The premise and the plot of a book are two different things.

The premise is the concept of the book.

The plot, on the other hand, is what happens in the book — all the events that make up the story.

It’s pretty easy to get mixed up between what the premise of a book is and what the plot is — especially if you’re dealing with a book where the plot is very premise-driven — like a murder mystery with a twist ending where the twist is the point.  Or a non-fiction book, where the premise and the plot can be the same thing — ‘Here’s what happened during WWI!’

But here’s a good thing to know: it’s good to have a premise for your book that is easy to explain — and one that doesn’t ruin the reading experience when you know it.  (Exception here if you’re Stephen King; the premise of your books can then become, ‘the latest novel from Stephen King.’  But this is extremely difficult to pull off if you’re not Stephen King.)

Here’s why: people have to sell your book.  Your publisher has to write copy about it that intrigues people enough to buy it; booksellers and librarians have to recommend it to their customers.  “I can’t tell you anything about this book because it’d spoil the reading experience — but it’s awesome!’ is not the best selling line unless you 100% trust that person’s judgment.

To explain what the premise of a book is, it’s sometimes necessary to reveal key parts of the plot.

The premise of Scott McCloud’s The Sculptor is, ‘Main Character gets offered 200 days to live in return for magical sculpting powers — he takes the deal and then promptly falls in love.’  That’s about a third of this story — and do you know what?  We told everyone that this is what happens in the book!  Why?

You can’t keep everything about your book a secret!  Because then no one will know enough about it to want to read it.

March 31, 2015
Posted by: Gina Gagliano
Categories: Books

LastMan-Cover-300rgb

The Stranger, by Bastien Vives, Michael Sanlaville, and Balak comes out today!

This book is super-rad, you guys.  It’s something that we don’t do a lot — a series — in a very fast-paced, action-packed style.  If you liked The Hunger Games, this is definitely a book for you!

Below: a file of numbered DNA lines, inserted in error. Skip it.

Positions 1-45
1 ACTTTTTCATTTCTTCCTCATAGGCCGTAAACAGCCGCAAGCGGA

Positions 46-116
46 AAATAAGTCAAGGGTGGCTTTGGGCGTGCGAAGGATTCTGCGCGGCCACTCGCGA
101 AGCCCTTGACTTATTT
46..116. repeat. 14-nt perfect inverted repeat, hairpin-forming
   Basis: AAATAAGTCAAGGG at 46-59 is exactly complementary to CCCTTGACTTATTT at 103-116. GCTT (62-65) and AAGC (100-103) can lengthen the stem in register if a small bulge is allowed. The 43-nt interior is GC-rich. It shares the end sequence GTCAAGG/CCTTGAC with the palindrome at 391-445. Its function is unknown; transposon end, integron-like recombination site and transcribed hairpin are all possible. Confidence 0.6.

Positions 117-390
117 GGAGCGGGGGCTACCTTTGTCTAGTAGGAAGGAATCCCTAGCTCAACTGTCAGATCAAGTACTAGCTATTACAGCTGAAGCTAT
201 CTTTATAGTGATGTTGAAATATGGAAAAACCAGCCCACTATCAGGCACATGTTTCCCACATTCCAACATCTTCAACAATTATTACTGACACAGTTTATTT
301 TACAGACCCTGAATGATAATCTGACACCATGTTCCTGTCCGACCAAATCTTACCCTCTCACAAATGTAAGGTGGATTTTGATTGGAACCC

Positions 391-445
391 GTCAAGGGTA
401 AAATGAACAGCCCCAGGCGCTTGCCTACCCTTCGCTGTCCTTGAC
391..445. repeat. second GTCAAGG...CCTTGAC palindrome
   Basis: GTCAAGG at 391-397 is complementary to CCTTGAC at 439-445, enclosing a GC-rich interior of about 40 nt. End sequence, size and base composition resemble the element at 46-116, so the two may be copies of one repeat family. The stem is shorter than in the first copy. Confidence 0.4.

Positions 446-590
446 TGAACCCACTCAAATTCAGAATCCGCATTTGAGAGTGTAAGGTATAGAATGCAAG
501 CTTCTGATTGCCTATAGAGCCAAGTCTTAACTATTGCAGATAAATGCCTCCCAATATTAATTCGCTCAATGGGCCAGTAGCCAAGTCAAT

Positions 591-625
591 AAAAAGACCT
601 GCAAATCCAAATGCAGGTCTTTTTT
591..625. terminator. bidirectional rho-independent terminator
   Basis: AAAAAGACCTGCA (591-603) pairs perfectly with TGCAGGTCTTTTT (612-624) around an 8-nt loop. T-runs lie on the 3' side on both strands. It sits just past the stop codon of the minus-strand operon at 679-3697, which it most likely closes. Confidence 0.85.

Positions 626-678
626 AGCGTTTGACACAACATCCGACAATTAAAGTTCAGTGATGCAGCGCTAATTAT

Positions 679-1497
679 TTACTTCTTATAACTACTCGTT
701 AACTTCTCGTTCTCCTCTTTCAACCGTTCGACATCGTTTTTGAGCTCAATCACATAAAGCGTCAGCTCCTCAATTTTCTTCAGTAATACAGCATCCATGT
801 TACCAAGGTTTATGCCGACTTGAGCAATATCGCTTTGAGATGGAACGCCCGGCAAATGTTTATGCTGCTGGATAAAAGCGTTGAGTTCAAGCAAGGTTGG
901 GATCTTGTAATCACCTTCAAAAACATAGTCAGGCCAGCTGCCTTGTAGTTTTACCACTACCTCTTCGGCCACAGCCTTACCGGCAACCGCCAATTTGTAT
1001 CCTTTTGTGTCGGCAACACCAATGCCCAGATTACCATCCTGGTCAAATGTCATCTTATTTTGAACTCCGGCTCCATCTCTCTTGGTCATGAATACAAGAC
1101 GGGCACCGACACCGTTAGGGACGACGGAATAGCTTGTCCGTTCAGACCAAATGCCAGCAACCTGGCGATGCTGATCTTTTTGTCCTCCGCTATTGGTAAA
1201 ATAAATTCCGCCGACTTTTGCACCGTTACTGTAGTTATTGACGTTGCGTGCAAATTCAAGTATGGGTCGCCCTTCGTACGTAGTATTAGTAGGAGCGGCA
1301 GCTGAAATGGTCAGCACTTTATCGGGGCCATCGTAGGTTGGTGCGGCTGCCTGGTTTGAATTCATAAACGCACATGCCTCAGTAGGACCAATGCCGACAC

We’re delighted that we’re able to offer these books at a pretty fast clip, something else you don’t typically see from us!  So you’ll be seeing the next volume, The Royal Cup, in June, and the following volume, The Chase, in October.  Then next year, there will be three more volumes!

These authors collaborate on the artwork and story for the Last Man series in a really unique and intertwined sort of way — they even share a studio!  And I think the story is all better for it — more fun and dynamic and tightly plotted.

We’re excited to share this first volume with you now, and the other books very soon!  Happy reading, everyone.

March 30, 2015
Posted by: Gina Gagliano
Categories: Behind the Scenes

ShadowHero_No

(from The Shadow Hero, by Gene Luen Yang and Sonny Liew)

It can be very difficult to say no to your publisher.

After all, they’re paying you money AND publishing your book.  And clearly they don’t think the things they’re asking you are crazy, or they wouldn’t be asking you them (or at least they’d be prefacing them with ‘this might sound crazy, but is there any chance. . . .’).

However, as an author, sometimes you do have to say no — for the sake of your wallet, your family, or even your sanity.

Here’s the first thing to know about this: publishers get told no all the time.  Seriously, you guys: all the time.  Authors are always e-mailing us to say no, they can’t turn their book in on the date we want it; no, they don’t like our cover direction ideas; no, they’re not comfortable doing interviews about their books; no, they can’t get X person to blurb their book.  Publishers are used to authors saying no to them; saying no to your publisher doesn’t have to ruin your relationship.  In 99.9% of occurrences, it will not!